Crude Oil Stills and Can Factory, Port Arthur, Texas
- Special Collections > Keystone Slides
- tiff scanned file from original glass slide
- Port Arthur is located on Lake Sabine, Texas, near the Gulf of Mexico. It is one of the great oil exporting ports in our country. Oil pipes connect it with the large oil-producing fields. One of these pipes is shown plainly here. Formerly the usual method on conveying oil was in oil cars. These were large boiler-like tanks fastened on freight car trucks. This method has been largely displaced now by pipe lines. The oil fields of Pennsylvania are connected by pipe lines with New York, Philadelphia, Pittsburgh, Baltimore, and Cleveland. These have been extended to the oil fields of Indiana and Oklahoma. Now Chicago and other cities on the Great Lakes, certain cities on the eastern seaboard, and cities on the Gulf are interlinked by pipe lines. Pumping plants are located at distances apart along the line so that the flow of oil in the pipes is constantly kept up. The oil so carried from the wells is in its crude form. The large tanks that you see here are receiving stations. The oil may be taken from the tanks and refined here, or it may be put on board oil steamers in its crude form. The large building in the background is an oil canning factory. This building receives sheet tin and makes it into cans. These cans are filled with oil, sealed, and labeled. We are likely to forget that for the entire twenty-four hours of the day this flow of oil continues in the pipe lines. It takes thousands and thousands of wells to produce so much petroleum. The digging of these wells keeps an army of workmen busy. Originally petroleum was used chiefly for lighting purposes. Now it furnishes power for ships, locomotives, automobiles, and factories. Keystone ID: 20354 Note: All titles, descriptions, and location coordinates are from the original Keystone Slide documentation as supplied by the Keystone View Company. No text has been edited or changed.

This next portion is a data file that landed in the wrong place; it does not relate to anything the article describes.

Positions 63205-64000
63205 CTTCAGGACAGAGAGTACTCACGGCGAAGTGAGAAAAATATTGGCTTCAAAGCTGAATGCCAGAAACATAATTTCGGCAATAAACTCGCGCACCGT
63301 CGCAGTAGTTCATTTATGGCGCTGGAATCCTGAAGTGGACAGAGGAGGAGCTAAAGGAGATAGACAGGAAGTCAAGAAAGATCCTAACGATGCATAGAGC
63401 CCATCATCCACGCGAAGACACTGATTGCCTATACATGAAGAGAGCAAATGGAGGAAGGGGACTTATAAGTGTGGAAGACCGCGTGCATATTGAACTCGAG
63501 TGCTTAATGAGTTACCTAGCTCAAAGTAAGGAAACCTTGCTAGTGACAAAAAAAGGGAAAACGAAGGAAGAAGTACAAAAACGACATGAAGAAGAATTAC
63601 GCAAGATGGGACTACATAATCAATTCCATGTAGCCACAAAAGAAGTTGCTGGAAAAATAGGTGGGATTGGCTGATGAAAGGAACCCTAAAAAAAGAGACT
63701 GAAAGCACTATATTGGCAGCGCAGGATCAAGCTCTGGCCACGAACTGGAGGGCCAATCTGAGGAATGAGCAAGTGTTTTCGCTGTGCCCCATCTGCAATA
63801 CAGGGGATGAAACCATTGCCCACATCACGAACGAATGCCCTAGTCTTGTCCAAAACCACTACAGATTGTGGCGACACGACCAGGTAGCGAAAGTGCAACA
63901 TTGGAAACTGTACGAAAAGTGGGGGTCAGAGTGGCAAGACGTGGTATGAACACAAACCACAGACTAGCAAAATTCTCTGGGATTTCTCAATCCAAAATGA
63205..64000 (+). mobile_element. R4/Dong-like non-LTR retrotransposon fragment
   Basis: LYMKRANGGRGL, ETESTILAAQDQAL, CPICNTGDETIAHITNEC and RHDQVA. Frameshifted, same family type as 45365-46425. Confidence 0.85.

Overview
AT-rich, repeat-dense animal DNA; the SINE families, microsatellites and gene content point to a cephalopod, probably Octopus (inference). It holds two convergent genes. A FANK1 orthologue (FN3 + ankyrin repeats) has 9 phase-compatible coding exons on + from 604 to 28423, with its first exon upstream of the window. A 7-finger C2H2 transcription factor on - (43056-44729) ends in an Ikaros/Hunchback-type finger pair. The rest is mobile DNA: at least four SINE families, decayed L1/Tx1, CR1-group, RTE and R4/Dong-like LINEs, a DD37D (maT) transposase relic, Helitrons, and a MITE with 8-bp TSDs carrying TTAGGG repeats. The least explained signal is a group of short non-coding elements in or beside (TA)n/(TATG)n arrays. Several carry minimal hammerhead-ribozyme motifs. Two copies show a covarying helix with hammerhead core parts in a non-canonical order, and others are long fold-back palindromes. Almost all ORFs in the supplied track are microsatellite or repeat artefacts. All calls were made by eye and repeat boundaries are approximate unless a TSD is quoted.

- Copyright by the Keystone View Company. The original slides are housed in McConnell Library's Special Collections.